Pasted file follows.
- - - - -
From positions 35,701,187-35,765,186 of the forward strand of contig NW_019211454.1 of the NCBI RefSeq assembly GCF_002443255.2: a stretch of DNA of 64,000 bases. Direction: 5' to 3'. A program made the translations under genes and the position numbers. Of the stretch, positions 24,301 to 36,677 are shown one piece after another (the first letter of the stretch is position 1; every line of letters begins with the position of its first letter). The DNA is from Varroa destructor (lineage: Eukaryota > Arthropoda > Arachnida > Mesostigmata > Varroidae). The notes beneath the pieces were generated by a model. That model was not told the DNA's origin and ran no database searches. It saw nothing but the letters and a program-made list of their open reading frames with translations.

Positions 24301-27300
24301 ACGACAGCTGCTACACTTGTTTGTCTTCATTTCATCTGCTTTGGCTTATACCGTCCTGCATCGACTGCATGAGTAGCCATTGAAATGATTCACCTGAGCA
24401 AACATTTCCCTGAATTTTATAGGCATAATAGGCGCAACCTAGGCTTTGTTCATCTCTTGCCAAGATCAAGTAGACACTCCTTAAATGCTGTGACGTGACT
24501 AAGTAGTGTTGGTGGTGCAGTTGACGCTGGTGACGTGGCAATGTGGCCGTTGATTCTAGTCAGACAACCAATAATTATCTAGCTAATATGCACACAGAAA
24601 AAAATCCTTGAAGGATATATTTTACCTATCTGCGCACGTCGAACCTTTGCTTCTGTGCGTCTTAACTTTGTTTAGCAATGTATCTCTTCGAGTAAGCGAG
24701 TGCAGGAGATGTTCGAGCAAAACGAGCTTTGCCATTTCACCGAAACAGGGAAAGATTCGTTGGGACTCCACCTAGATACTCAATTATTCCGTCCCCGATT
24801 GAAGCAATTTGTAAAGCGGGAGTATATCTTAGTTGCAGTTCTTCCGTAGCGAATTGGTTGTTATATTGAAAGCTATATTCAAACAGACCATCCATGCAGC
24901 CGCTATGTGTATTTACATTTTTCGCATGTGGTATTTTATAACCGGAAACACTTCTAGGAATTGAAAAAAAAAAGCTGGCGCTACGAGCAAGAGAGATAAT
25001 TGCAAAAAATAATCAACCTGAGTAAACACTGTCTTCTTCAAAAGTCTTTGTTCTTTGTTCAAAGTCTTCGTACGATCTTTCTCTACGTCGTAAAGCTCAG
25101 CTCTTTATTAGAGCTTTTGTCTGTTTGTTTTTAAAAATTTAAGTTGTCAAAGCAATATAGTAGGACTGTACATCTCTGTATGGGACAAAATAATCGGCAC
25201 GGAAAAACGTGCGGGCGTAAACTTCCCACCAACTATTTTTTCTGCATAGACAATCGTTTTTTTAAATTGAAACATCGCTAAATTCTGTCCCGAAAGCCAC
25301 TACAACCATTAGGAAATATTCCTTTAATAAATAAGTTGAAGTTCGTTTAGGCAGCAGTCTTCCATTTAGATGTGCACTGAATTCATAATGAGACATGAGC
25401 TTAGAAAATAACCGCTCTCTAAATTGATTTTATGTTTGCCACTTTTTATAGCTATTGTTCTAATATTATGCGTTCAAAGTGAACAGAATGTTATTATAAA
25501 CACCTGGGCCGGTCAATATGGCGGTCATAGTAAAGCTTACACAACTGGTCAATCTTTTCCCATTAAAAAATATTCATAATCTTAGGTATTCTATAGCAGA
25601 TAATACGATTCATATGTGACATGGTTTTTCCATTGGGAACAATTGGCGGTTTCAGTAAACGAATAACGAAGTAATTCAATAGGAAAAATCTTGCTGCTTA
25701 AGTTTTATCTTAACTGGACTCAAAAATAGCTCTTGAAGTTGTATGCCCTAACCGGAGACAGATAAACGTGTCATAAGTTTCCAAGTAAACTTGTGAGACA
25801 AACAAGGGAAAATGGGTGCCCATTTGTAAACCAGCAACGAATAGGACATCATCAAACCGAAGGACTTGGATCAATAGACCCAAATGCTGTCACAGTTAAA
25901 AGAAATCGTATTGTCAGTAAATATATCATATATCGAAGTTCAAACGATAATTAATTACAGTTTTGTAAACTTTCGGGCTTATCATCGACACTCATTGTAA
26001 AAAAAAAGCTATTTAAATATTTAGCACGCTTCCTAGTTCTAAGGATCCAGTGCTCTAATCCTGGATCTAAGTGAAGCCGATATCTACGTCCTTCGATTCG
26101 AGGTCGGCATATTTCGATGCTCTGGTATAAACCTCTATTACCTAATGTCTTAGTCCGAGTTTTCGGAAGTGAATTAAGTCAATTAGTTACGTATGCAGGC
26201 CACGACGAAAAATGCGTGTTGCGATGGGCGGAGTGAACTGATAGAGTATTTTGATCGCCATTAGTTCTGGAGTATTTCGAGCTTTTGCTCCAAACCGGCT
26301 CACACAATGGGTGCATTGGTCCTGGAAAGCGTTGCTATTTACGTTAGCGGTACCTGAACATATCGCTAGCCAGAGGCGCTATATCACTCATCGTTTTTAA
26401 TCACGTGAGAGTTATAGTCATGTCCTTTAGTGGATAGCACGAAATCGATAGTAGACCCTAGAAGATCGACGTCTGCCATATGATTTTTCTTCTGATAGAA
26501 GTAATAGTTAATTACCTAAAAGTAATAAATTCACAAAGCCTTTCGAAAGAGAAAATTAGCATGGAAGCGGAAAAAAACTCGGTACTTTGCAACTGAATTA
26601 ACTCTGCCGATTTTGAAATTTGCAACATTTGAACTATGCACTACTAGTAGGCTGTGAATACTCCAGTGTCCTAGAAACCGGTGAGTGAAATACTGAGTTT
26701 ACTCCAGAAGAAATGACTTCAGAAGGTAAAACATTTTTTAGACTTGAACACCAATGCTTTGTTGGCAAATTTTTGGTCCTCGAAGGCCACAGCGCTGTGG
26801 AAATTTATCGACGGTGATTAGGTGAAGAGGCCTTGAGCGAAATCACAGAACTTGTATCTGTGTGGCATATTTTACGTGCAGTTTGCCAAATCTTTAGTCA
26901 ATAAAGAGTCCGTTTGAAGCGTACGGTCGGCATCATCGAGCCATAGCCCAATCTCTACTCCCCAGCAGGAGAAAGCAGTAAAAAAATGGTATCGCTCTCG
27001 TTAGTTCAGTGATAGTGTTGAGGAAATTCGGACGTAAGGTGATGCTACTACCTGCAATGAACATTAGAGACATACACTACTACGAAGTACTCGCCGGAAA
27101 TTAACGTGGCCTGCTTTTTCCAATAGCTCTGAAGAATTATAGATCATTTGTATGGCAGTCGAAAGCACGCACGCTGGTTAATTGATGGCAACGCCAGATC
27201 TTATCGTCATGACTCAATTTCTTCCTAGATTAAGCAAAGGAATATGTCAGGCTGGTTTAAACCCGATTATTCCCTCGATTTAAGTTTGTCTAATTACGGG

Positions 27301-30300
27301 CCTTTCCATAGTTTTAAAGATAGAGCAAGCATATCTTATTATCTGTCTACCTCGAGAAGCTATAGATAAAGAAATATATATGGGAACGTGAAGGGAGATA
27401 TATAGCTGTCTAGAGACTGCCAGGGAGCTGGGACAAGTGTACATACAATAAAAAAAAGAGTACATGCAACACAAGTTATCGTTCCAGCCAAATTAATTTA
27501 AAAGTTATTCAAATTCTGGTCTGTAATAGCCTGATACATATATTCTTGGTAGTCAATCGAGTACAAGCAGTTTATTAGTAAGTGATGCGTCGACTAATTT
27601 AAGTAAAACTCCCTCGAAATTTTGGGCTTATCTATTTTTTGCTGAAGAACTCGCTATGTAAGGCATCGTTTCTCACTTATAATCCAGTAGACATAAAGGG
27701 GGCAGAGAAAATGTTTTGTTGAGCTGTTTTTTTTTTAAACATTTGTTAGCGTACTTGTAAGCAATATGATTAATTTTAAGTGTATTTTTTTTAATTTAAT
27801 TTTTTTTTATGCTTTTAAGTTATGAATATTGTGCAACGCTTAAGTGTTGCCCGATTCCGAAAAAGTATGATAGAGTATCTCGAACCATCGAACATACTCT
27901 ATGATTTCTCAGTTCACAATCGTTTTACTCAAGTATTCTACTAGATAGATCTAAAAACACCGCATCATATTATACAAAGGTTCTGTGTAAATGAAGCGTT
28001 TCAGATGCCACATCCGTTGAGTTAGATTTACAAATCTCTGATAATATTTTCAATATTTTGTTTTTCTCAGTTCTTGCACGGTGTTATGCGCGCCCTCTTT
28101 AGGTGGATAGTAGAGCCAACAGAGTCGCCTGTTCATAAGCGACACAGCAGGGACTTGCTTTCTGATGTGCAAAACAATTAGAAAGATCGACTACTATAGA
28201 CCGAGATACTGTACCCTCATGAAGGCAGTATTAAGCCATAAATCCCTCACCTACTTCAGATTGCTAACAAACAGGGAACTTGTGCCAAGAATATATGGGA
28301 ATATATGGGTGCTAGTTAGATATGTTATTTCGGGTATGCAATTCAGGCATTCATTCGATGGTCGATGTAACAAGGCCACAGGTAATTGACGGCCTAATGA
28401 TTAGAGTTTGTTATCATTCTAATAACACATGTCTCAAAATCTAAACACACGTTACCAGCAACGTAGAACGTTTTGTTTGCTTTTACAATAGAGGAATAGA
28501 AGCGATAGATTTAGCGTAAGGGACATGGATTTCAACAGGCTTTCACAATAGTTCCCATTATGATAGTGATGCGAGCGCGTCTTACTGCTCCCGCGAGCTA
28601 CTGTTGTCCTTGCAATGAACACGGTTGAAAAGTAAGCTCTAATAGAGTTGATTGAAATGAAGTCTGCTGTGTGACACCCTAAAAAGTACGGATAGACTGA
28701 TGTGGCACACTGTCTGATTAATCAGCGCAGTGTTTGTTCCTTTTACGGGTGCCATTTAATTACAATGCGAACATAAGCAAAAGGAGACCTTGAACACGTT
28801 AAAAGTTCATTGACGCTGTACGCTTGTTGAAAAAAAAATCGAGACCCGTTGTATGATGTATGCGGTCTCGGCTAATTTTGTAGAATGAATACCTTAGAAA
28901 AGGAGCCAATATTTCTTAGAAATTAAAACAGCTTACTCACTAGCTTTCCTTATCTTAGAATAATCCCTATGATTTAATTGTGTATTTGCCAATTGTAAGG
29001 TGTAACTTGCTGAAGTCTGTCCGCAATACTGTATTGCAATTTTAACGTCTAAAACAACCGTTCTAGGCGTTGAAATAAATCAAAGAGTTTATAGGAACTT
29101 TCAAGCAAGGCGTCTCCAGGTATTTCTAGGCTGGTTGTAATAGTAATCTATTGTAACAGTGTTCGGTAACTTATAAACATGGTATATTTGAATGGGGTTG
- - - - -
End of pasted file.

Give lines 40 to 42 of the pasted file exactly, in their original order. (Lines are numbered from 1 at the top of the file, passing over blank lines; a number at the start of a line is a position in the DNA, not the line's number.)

27901 ATGATTTCTCAGTTCACAATCGTTTTACTCAAGTATTCTACTAGATAGATCTAAAAACACCGCATCATATTATACAAAGGTTCTGTGTAAATGAAGCGTT
28001 TCAGATGCCACATCCGTTGAGTTAGATTTACAAATCTCTGATAATATTTTCAATATTTTGTTTTTCTCAGTTCTTGCACGGTGTTATGCGCGCCCTCTTT
28101 AGGTGGATAGTAGAGCCAACAGAGTCGCCTGTTCATAAGCGACACAGCAGGGACTTGCTTTCTGATGTGCAAAACAATTAGAAAGATCGACTACTATAGA